BENGHAZI, Libya – Clashes between rival factions of the Libyan rebels killed four people Sunday in the opposition stronghold of Benghazi, deepening the worst crisis so far for the movement after its chief military commander was killed, possibly by fighters from his own side.
One group of rebels overran the base of another rogue faction suspected of breaking fighters who support longtime Libyan leader Muammar al-Qaddafi out of an opposition prison, Rebel Information Minister Mahmoud Shammam said.
He said the clashes between rebel security forces and members of the al-Nidaa Brigade broke out around 3 a.m. on the western outskirts of Benghazi and left four rebels dead and six wounded. The main rebel force took control of al-Nidaa's base after five hours of fighting, he said.
The violence comes two days after suspected al-Nidaa members attacked two prisons in Benghazi, facilitating the escape of some 200 to 300 inmates, including mercenaries, pro-Qaddafi fighters and regime loyalists.
The clashes, coupled with Thursday's killing of chief rebel commander Abdel-Fattah Younis in yet unexplained circumstances, point to divisions within the rebel ranks that could sap the movement of much-needed unity in its push to topple Qaddafi nearly six months after the revolt began.
In the Nafusa mountains of western Libya near the Tunisian border, rebel forces said they were making gains in their push against Qaddafi forces.
On Sunday, they said they were in the town of Hawamid and advanced another 6-9 miles toward the small town of Tiji in the last 24 hours.
"Hundreds of rebel fighter are surrounding Tiji," said Jamal Motawa, a 26-year-old rebel who was one of seven wounded in the fighting. Motawa had shrapnel in his left leg.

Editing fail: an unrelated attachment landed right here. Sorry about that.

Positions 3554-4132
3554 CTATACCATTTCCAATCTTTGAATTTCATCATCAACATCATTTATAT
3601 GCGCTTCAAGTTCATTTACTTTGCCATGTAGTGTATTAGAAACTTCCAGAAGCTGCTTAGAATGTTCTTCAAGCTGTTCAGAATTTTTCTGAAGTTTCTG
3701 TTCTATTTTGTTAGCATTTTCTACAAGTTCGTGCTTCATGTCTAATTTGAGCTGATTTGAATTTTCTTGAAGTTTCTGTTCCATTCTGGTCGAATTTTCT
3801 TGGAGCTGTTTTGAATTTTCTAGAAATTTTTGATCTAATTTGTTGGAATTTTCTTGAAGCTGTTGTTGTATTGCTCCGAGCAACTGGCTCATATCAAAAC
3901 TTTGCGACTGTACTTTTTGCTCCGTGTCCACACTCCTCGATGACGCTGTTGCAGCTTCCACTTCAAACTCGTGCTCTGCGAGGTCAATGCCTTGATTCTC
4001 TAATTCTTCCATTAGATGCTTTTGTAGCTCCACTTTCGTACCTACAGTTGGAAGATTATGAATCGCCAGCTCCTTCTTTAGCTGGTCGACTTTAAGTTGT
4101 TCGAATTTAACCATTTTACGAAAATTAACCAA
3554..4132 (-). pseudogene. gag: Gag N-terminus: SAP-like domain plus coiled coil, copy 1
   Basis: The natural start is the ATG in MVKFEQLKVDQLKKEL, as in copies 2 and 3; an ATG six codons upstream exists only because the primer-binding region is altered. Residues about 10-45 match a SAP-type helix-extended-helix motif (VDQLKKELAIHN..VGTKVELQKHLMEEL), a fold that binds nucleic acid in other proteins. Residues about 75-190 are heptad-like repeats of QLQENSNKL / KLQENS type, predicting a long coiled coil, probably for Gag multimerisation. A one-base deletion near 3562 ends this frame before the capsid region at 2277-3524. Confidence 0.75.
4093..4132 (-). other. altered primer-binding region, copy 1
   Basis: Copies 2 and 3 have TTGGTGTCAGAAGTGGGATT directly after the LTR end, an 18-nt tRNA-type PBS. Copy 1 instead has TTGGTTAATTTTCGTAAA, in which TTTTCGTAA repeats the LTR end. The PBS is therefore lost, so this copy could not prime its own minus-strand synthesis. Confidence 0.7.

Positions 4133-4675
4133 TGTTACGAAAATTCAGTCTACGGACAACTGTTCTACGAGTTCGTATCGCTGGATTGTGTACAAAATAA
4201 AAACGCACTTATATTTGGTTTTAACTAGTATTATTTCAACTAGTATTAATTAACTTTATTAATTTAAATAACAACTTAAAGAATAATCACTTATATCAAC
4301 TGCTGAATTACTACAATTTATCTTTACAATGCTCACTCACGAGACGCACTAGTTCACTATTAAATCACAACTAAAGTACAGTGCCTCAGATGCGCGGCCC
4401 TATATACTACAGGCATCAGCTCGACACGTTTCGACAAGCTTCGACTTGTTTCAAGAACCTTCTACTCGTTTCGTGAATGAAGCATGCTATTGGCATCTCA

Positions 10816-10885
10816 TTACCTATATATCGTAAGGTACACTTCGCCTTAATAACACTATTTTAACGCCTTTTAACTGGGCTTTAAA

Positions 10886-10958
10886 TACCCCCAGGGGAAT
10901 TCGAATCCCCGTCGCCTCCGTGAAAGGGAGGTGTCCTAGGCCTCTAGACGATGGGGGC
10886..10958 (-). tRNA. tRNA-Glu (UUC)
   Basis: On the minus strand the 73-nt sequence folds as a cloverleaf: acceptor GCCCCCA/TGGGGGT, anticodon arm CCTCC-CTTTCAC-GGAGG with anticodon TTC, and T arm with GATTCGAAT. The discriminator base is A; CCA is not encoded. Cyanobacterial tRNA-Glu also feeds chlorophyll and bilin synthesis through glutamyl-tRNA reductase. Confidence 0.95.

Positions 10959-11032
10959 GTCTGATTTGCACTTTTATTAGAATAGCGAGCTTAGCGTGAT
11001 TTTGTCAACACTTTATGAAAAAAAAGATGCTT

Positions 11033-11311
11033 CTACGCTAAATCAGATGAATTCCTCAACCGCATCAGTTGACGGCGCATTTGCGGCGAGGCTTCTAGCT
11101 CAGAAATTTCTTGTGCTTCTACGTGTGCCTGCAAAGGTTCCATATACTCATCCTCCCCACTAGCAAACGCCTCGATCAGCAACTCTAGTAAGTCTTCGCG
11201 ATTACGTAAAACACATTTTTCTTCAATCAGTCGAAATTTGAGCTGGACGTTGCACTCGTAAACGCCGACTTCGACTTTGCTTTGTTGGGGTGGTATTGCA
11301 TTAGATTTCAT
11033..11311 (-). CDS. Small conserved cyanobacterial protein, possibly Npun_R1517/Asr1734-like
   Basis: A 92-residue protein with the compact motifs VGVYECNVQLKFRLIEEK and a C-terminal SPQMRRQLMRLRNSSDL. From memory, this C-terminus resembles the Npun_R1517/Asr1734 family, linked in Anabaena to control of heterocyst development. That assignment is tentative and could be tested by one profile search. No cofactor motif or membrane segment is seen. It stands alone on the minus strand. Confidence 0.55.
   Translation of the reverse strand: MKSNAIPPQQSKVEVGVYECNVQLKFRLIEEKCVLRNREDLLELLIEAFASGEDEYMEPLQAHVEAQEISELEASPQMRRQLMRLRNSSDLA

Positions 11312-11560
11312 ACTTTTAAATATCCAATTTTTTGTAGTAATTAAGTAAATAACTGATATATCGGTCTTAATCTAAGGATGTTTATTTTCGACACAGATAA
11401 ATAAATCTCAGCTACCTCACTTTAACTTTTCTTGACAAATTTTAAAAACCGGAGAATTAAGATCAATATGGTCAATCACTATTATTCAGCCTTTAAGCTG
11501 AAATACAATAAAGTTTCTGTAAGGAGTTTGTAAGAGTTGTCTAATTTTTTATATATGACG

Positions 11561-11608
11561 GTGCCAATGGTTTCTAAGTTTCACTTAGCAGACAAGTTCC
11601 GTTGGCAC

Pro-Qaddafi forces inside Tiji were under siege but continued to attack the advancing rebels with rockets, according to Motawa.
Tiji is on the main road from the Tunisian border to Tripoli, the Libyan capital. It is considered a strategically important town if rebels were to continue their advance to Tripoli, some 150 miles (240 kilometers) to the northeast.
Rebels in the Nafusa mountains have been making modest advances against Qaddafi's troops, but fighting in the east has been stalled for months, with neither side able to make any significant progress.
Despite the slow pace of events on the ground, France, one of the rebels' main outside backers, is counseling patience.
In an interview published on Sunday, French Defense Minister Gerard Longuet addressed the growing pressure for a quick resolution to the Libya conflict, insisting that "impatience is never a good adviser" and that rebel fighters don't deserve the blame.
"Things have to move in Tripoli. To put it clearly, the population has to rise up. The month ahead will naturally be intense. There will not be, I think, a pause because of the month of Ramadan," Longuet said.
On Sunday, a day after NATO airstrikes bombed three Libyan state television satellite transmitters in Tripoli, a spokesman at NATO's operational headquarters in Naples said the alliance had seen reports of casualties among the TV network's employees.
"We are aware of the allegations related to this subject," said a NATO official who could not to be identified in line with standing restrictions. "We cannot confirm them since we have nobody on the ground there."
He noted that the Libyan government had on several past occasions claimed that NATO airstrikes had killed civilians, but that most of these proved to be false.
On Saturday, the head of Libyan state TV's English-language section told reporters in Tripoli that three state television journalists were killed and 15 other people were wounded in the NATO strikes.
"We are not a military target. We are not commanders in the army and we do not pose a threat to civilians," Khaled Bazelya said.
The strike on Tripoli's TV transmitters was not NATO's first attack on a television installation. During the bombing of Serbia in 1999, an airstrike on the state-run network's studios in Belgrade killed 16 employees.
At the time, NATO justified the attack by claiming the TV network was fomenting violence and serving as the propaganda mouthpiece of Serbian strongman Slobodan Milosevic.
On Saturday, NATO made a similar claim, saying its strike on Libyan TV was launched because Qaddafi was using it to "incite acts of violence."